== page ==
Piles of Walnut Logs for Gun Stocks
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BOTH in Sinbad, the sailor, of Arabian Nights’ fame," and Homer’s Odyssey, there are narrated, strange tales of a monster with one eye in the middle of its head, who was so gigantic and so voracious that he ate two men for breakfast and two for supper, besides emptying three bowls of wine.
PopularScience_19160101_0088_001_0015.xml
article
90
90,91,92,93,94
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The Death Toll of Our Misspent Aeronautic Appropriation
Photographs of the War
Hearing the Stones on a River’s Bed
Brightening the Baby’s Path
A Gasoline Field Kitchen
The Longest Pipe Line in America
Seeing Your "Hits" Half a Mile Away
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Eustace L. Adams
THE terrible and increasing mortality rate among our Army and Navy aviators is proportionately greater than in the flying corps of any large nation in the world in times of peace. Death after death among some of the finest officers in the Army and Navy seems to be necessary to shake the officials and people of the country into a realization of facts that have been repeatedly brought to their attention.
PopularScience_19160101_0088_001_0016.xml
article
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95
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Saving Steps at Target Practice
An Electric Flat Iron Float.
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AN electrical target that signals the exact accuracy of the marksman to an indicator on the firing line has been installed on the shooting range of the United States marines at San Francisco, Calif. The method of signaling the accuracy of shots which is now employed on nearly all government ranges is not at all satisfactory, as it is difficult to convey to the man on the firing line the explicit information of the closeness of his shot to the bull’s eye.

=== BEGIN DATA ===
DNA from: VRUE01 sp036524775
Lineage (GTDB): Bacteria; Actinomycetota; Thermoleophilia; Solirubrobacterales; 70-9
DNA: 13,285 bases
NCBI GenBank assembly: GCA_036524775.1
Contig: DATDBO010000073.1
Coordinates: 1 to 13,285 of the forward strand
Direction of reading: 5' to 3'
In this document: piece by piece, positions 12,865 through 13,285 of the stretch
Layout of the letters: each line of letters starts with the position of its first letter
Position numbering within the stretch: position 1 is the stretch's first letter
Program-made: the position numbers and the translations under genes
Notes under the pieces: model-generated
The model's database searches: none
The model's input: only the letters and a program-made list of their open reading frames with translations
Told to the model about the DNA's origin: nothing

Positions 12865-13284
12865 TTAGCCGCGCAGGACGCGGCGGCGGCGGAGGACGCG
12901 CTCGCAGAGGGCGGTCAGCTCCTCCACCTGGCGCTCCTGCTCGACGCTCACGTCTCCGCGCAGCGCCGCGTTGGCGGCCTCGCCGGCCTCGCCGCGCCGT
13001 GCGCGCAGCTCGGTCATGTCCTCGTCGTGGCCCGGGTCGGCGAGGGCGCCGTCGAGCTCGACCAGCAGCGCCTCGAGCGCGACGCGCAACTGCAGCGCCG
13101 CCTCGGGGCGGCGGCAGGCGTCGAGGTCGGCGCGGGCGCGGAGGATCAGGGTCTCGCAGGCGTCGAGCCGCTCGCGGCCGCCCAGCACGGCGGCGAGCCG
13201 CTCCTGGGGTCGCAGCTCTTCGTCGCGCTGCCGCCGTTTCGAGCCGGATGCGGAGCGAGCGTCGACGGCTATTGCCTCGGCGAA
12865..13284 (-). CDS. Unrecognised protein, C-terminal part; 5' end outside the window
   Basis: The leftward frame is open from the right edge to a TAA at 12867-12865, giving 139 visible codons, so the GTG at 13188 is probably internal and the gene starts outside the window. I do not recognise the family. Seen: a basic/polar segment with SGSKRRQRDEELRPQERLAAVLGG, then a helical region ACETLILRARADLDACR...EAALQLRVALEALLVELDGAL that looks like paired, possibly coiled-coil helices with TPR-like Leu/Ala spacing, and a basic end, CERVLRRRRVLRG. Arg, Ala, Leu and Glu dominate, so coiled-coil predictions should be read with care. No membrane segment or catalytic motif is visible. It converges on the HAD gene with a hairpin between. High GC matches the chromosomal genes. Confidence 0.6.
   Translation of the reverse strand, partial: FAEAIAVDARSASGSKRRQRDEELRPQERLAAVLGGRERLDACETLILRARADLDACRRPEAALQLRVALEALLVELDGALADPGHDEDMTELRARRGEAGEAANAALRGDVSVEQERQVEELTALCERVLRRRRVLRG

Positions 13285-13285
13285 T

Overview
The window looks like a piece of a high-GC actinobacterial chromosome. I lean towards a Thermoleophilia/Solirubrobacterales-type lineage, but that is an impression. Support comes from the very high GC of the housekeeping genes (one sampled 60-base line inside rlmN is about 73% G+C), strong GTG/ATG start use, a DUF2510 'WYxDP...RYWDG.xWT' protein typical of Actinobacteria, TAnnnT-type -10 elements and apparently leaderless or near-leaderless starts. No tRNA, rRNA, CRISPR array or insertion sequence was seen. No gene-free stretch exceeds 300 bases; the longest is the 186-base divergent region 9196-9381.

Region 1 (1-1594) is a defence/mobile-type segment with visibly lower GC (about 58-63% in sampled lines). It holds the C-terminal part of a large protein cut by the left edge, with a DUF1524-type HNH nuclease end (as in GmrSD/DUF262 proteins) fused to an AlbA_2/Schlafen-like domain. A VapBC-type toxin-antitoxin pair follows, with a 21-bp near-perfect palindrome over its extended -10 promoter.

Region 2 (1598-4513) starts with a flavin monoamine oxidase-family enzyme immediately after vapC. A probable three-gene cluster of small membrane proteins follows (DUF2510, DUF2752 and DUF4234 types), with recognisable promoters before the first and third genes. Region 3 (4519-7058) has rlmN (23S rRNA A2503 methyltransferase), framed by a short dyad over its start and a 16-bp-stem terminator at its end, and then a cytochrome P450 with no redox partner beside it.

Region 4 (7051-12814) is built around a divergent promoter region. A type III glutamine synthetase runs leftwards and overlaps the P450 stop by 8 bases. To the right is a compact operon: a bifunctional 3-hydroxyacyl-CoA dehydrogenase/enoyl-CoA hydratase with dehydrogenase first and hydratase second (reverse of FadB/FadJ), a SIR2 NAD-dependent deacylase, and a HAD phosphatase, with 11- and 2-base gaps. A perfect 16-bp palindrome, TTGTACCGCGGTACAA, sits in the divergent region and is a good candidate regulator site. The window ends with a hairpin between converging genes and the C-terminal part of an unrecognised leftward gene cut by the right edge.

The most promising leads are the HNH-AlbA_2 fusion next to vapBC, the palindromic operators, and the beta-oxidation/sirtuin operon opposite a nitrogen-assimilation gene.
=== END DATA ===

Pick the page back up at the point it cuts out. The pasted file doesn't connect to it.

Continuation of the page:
PopularScience_19160101_0088_001_0017.xml
article
96
96,97
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Monday Mechanics
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IN the good old days when the only way to wash clothing was. to carry it to the riverside and sop it up and down and rub it upon stones, there was good reason for calling the first work day of the week blue or drab or even black. To-day, however, fortunate home laundresses have at their disposal excellent mechanical helpers.
PopularScience_19160101_0088_001_0018.xml
article
98
98,99,100,101
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Motor Car Bodies of 1916— Good and Bad
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John Jay Ide
THE average American automobile manufacturer has finally grasped some of the essentials of streamline form as far as open bodies are concerned. There are now only a few makers who cling to such features as the wide radiator, straight-sided hood and bulging cowl, low body sides affording little protection to the occupants, and upholstery protuding above the top rail.
PopularScience_19160101_0088_001_0019.xml
article
102
102,103,104,105,106,107,108
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Building With Cobblestones
Electric Heater Resembles Desk Telephone
Adapting Tire Inflation to the Load
A Hog-Pen That Counts Hogs
Erasing Attachment for Typewriters
Soda Fountain in a Suitcase
A Finger-Knife for Egyptian Corn
A Tub Within a Tub for the Baby
Preventing the Clogging of the Sink
A Saucepan Which Is Also a Strainer
A Tea Kettle Which Does Not Burn
A Garbage Can Which Cannot Spill
Combining a Brush and a Suction Pump in a Cleaner
Simple Way to Clean Vegetables
A Collapsible Wardrobe
Bottle Corks Made From Blood.
A Meat Chopper Which Opens Like a Book
A Spanish Lesson in Aeronautics